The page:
How the legislation aiming to mitigate illegal robocalls has evolved.
President Donald Trump signed the TRACED Act into law Dec. 30, 2019.
“Today we’re talking about the TRACED Act, which is a piece of legislation that ACA engaged with Congress on really for almost a year at this point,” Dempsey said. “We appreciate that Congress worked closely with us to improve the bill.”
Congressional leaders officially released an agreement on S.151, the Pallone-Thune TRACED Act, from the House and Senate aiming to mitigate “robocalls” Nov. 27; taking into consideration some changes addressing concerns of legitimate businesses in the accounts receivable management industry by removing problematic provisions concerning “consent revocation” and defining “called party.” The legislation in its current form directs the FCC to engage in several rulemakings, and reports to Congress, on issues it has been examining over the past year including call blocking and call authentication.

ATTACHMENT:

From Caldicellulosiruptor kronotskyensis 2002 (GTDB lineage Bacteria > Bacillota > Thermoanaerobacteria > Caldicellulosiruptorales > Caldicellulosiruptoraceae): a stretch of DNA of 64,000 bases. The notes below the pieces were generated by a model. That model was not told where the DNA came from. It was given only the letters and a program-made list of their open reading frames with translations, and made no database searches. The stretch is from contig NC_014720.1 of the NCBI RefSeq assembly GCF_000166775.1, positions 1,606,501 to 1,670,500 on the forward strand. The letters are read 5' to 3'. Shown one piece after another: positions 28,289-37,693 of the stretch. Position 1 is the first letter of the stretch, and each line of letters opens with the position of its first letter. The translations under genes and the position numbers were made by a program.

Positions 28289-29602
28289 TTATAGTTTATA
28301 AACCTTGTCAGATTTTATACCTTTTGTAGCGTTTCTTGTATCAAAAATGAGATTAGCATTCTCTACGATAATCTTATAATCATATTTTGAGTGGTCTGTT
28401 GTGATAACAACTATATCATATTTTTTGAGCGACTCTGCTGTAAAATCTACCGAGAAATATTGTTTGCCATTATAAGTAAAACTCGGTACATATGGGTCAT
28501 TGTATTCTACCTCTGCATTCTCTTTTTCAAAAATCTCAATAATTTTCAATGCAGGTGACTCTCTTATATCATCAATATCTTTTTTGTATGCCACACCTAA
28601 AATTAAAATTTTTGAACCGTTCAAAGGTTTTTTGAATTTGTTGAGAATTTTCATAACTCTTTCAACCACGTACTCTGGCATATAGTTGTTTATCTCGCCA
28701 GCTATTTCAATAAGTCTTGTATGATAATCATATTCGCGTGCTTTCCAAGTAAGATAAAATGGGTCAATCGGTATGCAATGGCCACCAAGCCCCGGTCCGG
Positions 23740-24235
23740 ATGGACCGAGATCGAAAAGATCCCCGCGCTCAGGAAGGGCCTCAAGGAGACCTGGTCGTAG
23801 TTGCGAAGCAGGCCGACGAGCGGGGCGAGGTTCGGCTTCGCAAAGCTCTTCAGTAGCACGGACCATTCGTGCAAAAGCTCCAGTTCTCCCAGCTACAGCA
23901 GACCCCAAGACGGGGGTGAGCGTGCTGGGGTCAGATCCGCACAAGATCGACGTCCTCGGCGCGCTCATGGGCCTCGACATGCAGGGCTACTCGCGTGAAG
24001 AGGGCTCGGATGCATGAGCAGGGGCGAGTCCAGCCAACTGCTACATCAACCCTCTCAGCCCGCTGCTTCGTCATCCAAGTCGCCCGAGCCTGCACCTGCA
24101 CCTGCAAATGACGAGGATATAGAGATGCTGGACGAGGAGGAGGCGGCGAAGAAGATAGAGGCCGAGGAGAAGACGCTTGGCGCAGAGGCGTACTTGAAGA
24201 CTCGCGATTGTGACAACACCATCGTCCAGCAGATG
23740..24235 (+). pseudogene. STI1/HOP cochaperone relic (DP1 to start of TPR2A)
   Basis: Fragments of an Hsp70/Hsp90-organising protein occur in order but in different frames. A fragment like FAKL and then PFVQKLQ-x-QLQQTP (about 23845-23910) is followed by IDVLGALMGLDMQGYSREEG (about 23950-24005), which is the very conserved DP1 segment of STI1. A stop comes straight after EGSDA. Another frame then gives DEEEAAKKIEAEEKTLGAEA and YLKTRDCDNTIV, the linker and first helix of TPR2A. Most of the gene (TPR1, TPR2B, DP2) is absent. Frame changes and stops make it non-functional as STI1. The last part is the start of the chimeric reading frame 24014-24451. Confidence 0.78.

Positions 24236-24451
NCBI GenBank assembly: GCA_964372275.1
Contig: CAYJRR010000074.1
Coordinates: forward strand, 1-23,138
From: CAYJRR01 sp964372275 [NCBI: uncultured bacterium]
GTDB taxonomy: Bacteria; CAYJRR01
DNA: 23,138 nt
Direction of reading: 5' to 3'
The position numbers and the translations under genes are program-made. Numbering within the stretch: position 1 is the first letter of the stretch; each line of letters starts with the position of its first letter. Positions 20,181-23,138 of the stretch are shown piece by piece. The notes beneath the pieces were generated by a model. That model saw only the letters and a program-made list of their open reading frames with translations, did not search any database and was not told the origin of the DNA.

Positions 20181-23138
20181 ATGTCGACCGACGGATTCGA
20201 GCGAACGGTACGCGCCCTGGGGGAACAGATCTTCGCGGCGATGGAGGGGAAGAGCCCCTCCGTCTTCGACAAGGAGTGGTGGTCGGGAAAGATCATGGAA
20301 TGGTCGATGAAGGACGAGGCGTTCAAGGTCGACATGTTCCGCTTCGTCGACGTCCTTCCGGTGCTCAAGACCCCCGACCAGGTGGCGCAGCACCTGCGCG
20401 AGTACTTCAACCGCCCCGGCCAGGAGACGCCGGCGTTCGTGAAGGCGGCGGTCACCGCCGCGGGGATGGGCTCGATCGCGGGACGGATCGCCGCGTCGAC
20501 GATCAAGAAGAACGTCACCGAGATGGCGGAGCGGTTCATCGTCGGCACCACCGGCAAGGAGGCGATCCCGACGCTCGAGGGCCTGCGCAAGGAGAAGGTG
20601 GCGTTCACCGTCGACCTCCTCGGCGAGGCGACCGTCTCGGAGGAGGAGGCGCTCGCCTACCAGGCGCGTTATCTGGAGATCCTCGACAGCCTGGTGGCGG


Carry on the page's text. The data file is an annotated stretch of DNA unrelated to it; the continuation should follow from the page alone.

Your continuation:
“The bill that passed [in] the House was dramatically different from the original the Stopping Bad Robocalls Act. Mainly, it ended up being a bipartisan bill,” Brennan said. The original bill would have resuscitated some of the original Obama-era TCPA decisions and would have been harmful to businesses and consumers alike, he added.
Tune in to this comprehensive episode of ACA Cast for a recap of ACA’s advocacy with the TRACED Act, how we got here, and where we go from here.
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